Observations of females in this wild population have revealed that contrary to laboratory populations, activity patterns are crepuscular rather than nocturnal, possibly to avoid nocturnal predators such as owls.[6]

Syrian hamsters in scientific researchEdit

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Hamsters are widely used in research. For example, according to the Canadian Council for Animal Care, a total of 6,402 hamsters were used for research in 2006 in Canada, making them the fourth most popular rodent after mice (910,540), rats (331,560), and gerbils (37,246).[7]

In captivity, Syrian hamsters follow well defined daily routines of wheel-running activity, which has made them popular subjects in circadian rhythms research. They have a number of fixed action patterns that are readily observed, including scent-marking and body grooming, which is of interest in ethology (the study of animal behaviour).

But by far the greatest use of hamsters is in biomedical research. Among other things, because captive Syrian hamsters are highly inbred (being descended from only a few captured individuals) they have a high incidence of a genetic heart condition causing dilated cardiomyopathy. Several inbred strains of hamsters have been developed as animal models for human forms of dilated cardiomyopathy. The gene responsible for hamster cardiomyopathy in a widely studied inbred hamster strain, BIO14.6, has been identified as being delta-sarcoglycan.[8] Pet hamsters are also potentially prone to cardiomyopathy, which is a not infrequent cause of unexpected sudden death in adolescent or young adult hamsters.

Scientific studies of animal welfare concerning captive Syrian hamsters have shown that they prefer to use running wheels of large diameters, and that they prefer bedding material which allows them to build nests, if nesting material is not already available.[9]


Hamsters as petsEdit

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Syrian Hamsters are wildly popular as housepets due to their docile, inquisitive nature and small size. They are popular as "first pets" for young children, as well as being classroom animals, because of their hardiness and relative ease of care. Some pet owners find them more attractive than rats and other rodents due to their lack of visible tails. However, their lack of tolerance towards each other is seen by some as a drawback.

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Most hamsters in American and British pet stores are Syrian Hamsters. Originally, Syrian Hamsters came in just one color — the mixture of brown, black, and gold which gave them their "Golden" name — but they have since developed a myriad of color mutations such as cream, white, blonde, banded, tortoiseshell, calico, and sable. Therefore, in pet stores today, Golden Hamster is only used to label the original coloration (also known as agouti). Other-colored short-hairs are banded under the label Fancy Hamster. Some pet stores may call them Dalmations, Panda bears, ect.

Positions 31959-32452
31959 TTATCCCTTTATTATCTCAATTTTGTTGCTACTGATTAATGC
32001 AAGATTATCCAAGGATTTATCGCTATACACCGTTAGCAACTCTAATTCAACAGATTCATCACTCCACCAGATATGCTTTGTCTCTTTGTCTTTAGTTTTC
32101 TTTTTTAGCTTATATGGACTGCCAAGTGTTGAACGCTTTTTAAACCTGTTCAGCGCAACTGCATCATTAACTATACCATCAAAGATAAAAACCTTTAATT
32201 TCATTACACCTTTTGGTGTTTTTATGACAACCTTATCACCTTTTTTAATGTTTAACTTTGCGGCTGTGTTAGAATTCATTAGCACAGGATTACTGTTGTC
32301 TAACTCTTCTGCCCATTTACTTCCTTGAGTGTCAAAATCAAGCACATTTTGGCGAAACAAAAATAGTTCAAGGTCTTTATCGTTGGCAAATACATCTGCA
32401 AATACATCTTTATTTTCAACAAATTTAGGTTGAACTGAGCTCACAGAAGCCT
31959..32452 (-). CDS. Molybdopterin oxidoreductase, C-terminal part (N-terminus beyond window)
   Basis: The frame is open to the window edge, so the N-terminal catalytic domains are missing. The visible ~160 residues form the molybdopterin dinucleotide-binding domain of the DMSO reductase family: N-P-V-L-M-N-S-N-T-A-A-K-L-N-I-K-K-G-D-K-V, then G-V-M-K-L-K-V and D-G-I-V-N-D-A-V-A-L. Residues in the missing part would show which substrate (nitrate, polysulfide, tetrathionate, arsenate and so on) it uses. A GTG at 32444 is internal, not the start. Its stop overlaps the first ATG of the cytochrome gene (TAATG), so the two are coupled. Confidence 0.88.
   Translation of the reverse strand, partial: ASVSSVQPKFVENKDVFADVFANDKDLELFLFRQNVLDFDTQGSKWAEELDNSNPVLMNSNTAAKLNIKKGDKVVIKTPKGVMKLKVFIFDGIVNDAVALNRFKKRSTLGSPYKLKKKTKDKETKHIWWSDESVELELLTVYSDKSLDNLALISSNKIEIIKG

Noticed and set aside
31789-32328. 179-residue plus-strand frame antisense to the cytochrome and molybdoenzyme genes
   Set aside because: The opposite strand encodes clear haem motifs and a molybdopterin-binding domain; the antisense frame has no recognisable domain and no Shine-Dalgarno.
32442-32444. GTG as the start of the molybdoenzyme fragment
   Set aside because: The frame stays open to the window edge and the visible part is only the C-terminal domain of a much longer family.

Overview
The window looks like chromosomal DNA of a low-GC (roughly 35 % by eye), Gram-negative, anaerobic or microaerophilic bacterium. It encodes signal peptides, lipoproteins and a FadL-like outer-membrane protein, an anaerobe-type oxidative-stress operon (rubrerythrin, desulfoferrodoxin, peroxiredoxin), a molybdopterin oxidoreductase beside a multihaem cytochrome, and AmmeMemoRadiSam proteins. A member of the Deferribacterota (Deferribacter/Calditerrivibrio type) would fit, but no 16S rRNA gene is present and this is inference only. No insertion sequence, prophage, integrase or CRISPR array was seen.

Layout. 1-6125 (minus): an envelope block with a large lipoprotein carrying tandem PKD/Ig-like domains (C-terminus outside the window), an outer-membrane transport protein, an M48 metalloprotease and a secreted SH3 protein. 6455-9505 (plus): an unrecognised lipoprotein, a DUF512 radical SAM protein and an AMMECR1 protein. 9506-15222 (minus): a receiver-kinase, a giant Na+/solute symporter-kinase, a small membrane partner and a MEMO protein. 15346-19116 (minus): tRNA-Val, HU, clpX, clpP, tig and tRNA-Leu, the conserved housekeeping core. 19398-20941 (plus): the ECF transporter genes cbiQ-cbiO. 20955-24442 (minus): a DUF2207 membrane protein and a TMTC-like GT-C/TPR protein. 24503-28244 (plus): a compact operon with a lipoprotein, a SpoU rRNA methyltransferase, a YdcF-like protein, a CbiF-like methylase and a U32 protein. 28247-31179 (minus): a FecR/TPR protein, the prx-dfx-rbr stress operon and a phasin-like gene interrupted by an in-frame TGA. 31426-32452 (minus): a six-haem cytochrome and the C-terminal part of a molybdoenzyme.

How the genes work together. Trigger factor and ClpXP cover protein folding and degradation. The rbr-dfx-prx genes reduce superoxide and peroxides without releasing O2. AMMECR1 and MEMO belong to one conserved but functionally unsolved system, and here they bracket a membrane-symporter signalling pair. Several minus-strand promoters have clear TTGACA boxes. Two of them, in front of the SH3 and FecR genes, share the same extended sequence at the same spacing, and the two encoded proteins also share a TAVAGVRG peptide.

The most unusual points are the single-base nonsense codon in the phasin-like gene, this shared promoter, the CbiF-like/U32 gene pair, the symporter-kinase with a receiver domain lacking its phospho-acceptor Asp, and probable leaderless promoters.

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A White Golden Hamster. Notice the spot and black ears. This is known as a "Dalmation Hamster".



They like a lot of freedom so they have to be in a large cage, and need to be handled regulary to advoid savigeness.

Long-haired or "Angora" hamstersEdit

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A male "Teddy Bear" Hamster

Long-haired, "Angora", hamsters are commonly known as "Teddy Bear" hamster. Teddy Bear is a term used to describe the long-haired variety of the Syrian Hamster, named so for their remarkable resemblance to toy teddy bears. The fur on a long-haired hamster is thick and fluffy, like a cotton wool, rather than the velvety feel of short-haired fur. People who are not allergic to short-haired hamsters can be allergic to long-hairs. Male teddy bear hamsters usually have much longer fur than the female variety, culminating in a "skirt" of longer fur around their backsides.

Black Bears are a recent off-shoot of teddy bear hamsters (mutation discovered in 1985), the major difference being their black-colored fur. It can be argued that black bears are just black teddy bears rather than their own breed; on the other hand, black bears were originally selectively bred for their larger size and more docile nature as well as their color. However, in current stock, this is no longer the case.

See alsoEdit

ReferencesEdit

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External linksEdit